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                                                       Calendar No. 705
105th Congress                                                   Report
 2d Session                                                     105-371


  October 6 (legislative day, October 2), 1998.--Ordered to be printed


       Mr. McCain, from the Committee on Commerce, Science, and 
                Transportation, submitted the following

                              R E P O R T

                         [To accompany S. 2238]

    The Committee on Commerce, Science, and Transportation, to 
which was referred the bill (S. 2238) ``A Bill to reform unfair 
and anticompetitive practices in the professional boxing 
industry'', having considered the same, reports favorably 
thereon with an amendment in the nature of a substitute and 
recommends that the bill as amended do pass.

                          Purpose of the Bill

    The purpose of S. 2238, as reported, is to protect 
professional boxers from coercive and exploitative business 
practices, assist state boxing officials to provide proper 
oversight of the sport, and increase honest competition and the 
integrity of the industry.

                          Background and Needs

  The Committee believes that a modest series of targeted 
public interest reforms of the professional boxing industry can 
have a very positive impact on the industry. The sport has no 
league or private sector association of industry leaders which 
has arisen to establish fair business practices and to 
discipline improper and arbitrary conduct. There has long been 
serious public concern about the continuing scandals and 
litigation which occur in professional boxing due to the lack 
of responsible self-regulation on a national basis. The 
Committee concurs with most credible members of the boxing 
industry that problems stemming from the activities of major 
promoters and sanctioning organizations cannot be adequately 
addressed on a state-by-state basis. The Committee emphasizes 
the vulnerability and lack of leverage most professional boxers 
have with respect to various arbitrary business practices of 
these entities in the sport. This legislation compliments the 
Professional Boxing Safety Act, the federal law enacted in 1996 
which established a series of vital health, safety, and ethical 
standards in the professional boxing industry.

                          Legislative History

  The Committee held two full Committee hearings in 1998 on the 
professional boxing industry. On March 24, 1998, a hearing was 
held on business practices in the professional boxing industry. 
Frederic G. Levin, attorney and negotiator for Roy Jones, Jr.,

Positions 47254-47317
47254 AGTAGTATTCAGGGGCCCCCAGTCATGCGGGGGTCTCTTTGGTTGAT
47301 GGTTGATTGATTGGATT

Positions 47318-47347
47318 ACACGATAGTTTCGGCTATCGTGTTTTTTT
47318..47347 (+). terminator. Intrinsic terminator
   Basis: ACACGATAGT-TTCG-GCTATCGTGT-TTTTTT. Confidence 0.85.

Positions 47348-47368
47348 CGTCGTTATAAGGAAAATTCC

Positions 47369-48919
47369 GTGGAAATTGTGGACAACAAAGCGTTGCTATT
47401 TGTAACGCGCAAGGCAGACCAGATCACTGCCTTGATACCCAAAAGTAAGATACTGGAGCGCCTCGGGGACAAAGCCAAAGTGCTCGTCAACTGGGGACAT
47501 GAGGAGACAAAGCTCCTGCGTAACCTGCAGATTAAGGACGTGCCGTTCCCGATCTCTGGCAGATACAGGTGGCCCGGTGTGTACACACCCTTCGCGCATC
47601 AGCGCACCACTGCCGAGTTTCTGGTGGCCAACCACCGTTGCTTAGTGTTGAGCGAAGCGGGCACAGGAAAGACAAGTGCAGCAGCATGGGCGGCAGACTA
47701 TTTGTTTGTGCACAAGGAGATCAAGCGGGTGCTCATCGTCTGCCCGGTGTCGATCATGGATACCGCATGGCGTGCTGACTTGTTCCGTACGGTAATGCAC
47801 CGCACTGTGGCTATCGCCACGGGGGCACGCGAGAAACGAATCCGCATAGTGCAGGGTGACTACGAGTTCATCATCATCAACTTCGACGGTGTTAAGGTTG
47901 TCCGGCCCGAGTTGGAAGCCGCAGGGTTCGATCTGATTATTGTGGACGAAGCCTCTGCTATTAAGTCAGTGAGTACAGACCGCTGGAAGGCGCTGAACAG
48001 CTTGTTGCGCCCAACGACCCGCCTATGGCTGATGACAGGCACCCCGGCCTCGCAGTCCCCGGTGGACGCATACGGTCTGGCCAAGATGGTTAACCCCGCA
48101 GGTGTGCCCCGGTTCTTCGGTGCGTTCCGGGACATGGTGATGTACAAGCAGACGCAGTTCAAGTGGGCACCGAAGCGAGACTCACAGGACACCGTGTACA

light heavyweight champion, testified that long term 
promotional contracts and options hurt the boxer and the sport, 
and that ratings organizations do not have credible ratings 
procedures. Mr. Levin recommended that all options and 
promotional rights gained from a boxer seeking to compete in a 
particular fight be prohibited. Jones submitted written 
testimony recommending that promotional contracts should be 
limited and that boxers and state commissions be advised of how 
the revenues of a boxing event were distributed. Jones 
recommended that ``options'' should be made illegal. Mr. James 
J. Binns, Counsel to the World Boxing Association, testified 
that the current ratings system does not function improperly, 
and having several different champions in each weight division 
increases opportunities for boxers. Promoter Cedric Kushner 
testified that long term promotional contracts are necessary 
for promoters to recoup their investment in a boxer. Mr. Greg 
Sirb, Executive Director of the Pennsylvania State Athletic 
Commission and president of the Association of Boxing 
Commissions (ABC), testified that the proliferation of 
sanctioning organizations is undermining the title of 
``champion.'' Attorney Patrick C. English, who has represented 
promoters and boxers in the sport, testified that sanctioning 
organizations have inconsistent procedures, and stated that 
state regulations do not adequately regulate promoter 
contracts. Mr. English recommended that option clauses be 
prohibited in certain contractual situations and that promoters 
should be barred from requiring that a boxer hire a specific 
manager. He also stated that certain rules of sanctioning 
organizations could be antitrust violations.
  On July 23, 1998, the Committee held a hearing on S. 2238, as 
introduced by Chairman McCain and Senator Bryan. Mr. Shelly 
Finkel, a manager of several world champions, submitted 
testimony stating that the bill would help end the exploitation 
of boxers. Boxer Mike Tyson submitted a statement alleging that 
he had over $65 million taken from him in less than 24 months, 
and that his promoter took 30% of all his purse earnings. Tyson 
stated that S. 2238 would be a valuable protection for 
generations of fighters to come. Commissioner Larry Hazzard of 
New Jersey testified that S. 2238 would help the New Jersey 
State Board of Athletic Control protect boxers from coercive 
and unfair business practices. Dr. James Nave and Marc Ratner 
of the Nevada State Athletic Commission testified that it is